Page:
Then, in 2010, Wise injured his ACL during his first competition and had to return to Reno to rehab. The time at home changed everything. He reconnected with the woman who would become his wife, and just before the start of the 2011–12 season, his daughter was born. “They both completely changed my perspective,” Wise says.

“I was forced to mature and see myself as more than just a skier. I realized that I could be content whether winning or losing on skis because I had the love and support of my family. I stopped saying to myself, ‘What do I have to do to win?’ and started saying, ‘What do I want to accomplish on a pair of skis?’”

(Sarah Brunson/U.S. Freeskiing)

With a fresh look on life and the halfpipe, Wise steadily rose through the ranks. He qualified for his first X Games final in 2011. The next season was his breakout year, when he won the X Games, Dew Tour, and U.S. Grand Prix.

That momentum hasn’t stopped. In addition to his 2014 gold in the Winter Olympics, Wise took home the World Cup trophy in 2015—all while adding another child to his young family.

This year, Wise is focused less on creating a wholly new trick or pushing the limits of physics and gravity and more on putting together unique combinations of tricks that haven’t been tried before, such as spinning in different directions with each aerial launched off the halfpipe.

It’s there, high above the snow, where Wise finds the special rush that keeps him committed to his sport: “There’s a weightless feeling at the apex of a jump where everything seems to stop and become crystal clear. That’s the best moment, and it’s why I’ll always love the halfpipe.”

And when gravity brings him back down to earth, Wise can count on his family and Nevada roots to be there for him.

Playground, Reno

Pro freeskier David Wise takes advantage of his hometown’s easy access to the Sierra to stay in shape mentally and physically for the World Cup circuit. Here are his top summer and winter escapes in the area.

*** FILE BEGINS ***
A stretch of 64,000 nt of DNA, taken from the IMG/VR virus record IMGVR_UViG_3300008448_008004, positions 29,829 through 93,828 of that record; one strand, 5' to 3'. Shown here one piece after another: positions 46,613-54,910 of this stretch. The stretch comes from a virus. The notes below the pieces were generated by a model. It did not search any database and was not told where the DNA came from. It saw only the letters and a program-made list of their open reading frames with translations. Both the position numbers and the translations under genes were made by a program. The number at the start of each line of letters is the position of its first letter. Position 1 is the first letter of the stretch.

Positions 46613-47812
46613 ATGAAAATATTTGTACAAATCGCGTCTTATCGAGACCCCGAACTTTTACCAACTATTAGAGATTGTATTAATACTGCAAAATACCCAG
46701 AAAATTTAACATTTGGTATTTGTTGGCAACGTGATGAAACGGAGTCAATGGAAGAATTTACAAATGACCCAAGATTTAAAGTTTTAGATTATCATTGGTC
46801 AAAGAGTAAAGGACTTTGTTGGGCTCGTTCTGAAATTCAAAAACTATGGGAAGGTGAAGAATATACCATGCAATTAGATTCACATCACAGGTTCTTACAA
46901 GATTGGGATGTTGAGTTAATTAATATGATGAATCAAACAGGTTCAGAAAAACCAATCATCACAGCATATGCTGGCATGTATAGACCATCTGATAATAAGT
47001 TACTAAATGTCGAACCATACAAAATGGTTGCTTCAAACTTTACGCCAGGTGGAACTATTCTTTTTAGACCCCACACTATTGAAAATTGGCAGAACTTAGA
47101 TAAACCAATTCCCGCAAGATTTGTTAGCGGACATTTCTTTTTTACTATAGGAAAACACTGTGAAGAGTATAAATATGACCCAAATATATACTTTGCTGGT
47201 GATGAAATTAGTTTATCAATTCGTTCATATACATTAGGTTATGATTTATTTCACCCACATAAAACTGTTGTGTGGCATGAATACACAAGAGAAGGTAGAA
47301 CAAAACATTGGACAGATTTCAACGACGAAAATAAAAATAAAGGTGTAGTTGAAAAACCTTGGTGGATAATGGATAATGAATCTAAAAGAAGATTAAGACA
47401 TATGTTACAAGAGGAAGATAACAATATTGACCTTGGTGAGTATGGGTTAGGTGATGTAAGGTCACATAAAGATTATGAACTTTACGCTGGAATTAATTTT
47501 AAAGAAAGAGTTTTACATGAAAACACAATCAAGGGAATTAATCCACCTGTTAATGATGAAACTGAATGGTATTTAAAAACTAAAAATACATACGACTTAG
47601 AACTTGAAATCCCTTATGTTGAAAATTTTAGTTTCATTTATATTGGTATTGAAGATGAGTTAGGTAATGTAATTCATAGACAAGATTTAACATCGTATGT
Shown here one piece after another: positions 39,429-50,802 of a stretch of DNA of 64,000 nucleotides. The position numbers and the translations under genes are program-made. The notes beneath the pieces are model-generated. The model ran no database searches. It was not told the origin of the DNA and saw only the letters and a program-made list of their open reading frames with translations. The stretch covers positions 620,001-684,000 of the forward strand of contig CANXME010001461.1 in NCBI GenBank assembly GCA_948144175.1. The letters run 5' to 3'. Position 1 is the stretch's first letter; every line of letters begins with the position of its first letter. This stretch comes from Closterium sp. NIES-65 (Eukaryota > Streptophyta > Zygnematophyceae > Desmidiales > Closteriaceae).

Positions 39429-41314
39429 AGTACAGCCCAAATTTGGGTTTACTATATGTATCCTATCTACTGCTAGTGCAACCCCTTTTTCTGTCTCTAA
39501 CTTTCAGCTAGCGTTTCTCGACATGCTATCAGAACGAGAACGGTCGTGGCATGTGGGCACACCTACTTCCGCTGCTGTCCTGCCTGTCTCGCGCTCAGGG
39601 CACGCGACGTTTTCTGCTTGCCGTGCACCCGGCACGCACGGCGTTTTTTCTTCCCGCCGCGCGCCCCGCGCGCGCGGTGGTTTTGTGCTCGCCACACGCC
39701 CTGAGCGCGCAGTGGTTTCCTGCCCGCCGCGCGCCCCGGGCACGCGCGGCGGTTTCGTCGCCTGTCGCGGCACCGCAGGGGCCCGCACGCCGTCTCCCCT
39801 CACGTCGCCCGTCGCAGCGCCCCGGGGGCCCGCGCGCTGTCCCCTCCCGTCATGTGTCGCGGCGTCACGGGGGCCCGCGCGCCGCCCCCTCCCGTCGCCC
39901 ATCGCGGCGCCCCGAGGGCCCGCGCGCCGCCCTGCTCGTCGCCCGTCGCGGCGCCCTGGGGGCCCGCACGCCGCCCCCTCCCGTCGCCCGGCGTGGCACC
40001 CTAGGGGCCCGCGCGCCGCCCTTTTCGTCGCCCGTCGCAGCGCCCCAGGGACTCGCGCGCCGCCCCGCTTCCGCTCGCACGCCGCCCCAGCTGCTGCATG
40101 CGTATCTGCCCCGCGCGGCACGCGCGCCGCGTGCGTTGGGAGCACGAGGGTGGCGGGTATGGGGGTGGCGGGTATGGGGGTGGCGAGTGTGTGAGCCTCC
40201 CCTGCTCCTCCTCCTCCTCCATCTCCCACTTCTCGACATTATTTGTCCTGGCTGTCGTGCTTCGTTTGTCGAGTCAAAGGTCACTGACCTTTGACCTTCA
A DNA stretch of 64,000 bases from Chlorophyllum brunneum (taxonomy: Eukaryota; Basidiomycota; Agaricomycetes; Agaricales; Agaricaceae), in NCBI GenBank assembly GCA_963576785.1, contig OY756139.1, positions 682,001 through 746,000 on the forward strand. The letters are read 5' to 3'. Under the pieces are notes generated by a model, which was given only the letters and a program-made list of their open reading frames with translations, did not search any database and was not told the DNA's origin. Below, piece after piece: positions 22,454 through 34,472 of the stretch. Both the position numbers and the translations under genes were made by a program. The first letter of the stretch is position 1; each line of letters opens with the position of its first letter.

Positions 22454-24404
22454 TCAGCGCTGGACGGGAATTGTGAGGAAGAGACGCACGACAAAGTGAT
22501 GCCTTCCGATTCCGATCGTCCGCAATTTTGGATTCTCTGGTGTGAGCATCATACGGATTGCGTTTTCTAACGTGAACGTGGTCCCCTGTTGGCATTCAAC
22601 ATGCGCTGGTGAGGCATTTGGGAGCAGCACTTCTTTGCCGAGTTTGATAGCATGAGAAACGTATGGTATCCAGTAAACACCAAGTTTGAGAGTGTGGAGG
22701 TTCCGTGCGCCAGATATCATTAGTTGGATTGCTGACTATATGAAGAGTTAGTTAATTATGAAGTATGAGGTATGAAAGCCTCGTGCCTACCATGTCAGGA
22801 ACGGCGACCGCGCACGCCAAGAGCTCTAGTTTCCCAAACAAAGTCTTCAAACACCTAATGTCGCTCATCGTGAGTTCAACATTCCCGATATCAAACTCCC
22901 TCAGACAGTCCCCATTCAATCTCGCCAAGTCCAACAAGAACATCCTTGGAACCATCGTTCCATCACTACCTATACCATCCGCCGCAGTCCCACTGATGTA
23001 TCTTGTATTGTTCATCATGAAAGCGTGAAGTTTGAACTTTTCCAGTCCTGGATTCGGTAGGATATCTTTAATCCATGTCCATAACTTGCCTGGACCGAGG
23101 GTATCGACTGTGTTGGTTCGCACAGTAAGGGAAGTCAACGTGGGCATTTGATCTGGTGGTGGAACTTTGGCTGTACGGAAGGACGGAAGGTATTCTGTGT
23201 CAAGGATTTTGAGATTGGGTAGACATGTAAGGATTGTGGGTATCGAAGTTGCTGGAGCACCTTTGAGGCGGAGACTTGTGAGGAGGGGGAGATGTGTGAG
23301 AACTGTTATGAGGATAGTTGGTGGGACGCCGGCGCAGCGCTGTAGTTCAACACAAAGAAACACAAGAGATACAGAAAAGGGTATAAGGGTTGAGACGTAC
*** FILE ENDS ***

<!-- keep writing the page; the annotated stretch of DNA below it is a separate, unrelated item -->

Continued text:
Winter: On the other side of the highway from Mount Rose ski area in Nevada sits Mount Rose Summit, a National Forest recreational area dominated by 10,776-foot Mount Rose. It’s a backcountry skier’s paradise with runs off the flanks of Mount Rose and snowmobile-accessible pitches deeper into the Humboldt-Toiyabe National Forest.

“What I love about Sierra snow is that when storms come through, they dump two to three feet of snow,” Wise says. “And it’s heavy Pacific snow. Two feet of it is all you need to feel confident about jumping off anything and trusting there’s solid coverage. It’s not like the dry snow in the Rockies where even with two feet of powder, you sink right through to the bottom.”

Summer: The Peavine and Keystone Canyon Trails in the Sierra foothills northwest of Reno offer more than 15 miles of interconnected singletrack mountain bike riding with 2,000 feet of climbing and fast, swooping descents.

Fly-fishing near Reno is as easy as stepping into the Truckee River between the city proper and the state line in Verdi. Anglers can cast for browns, rainbows, cutthroat, mountain whitefish, and carp.

“I mountain bike all summer to stay in shape, riding two to three days a week for up to two hours at a time. From my house in Verdi, I’ll head down to the Peavine Trail network,” says Wise. “And I fish any chance I can get. There’s a reason I bought a house 150 feet from the Truckee River.”

Anytime: For more information on recreating in and around Reno, as well as the rest of the state, please visit TravelNevada.com

Lead Photo: Sarah Brunson/U.S. Freeskiing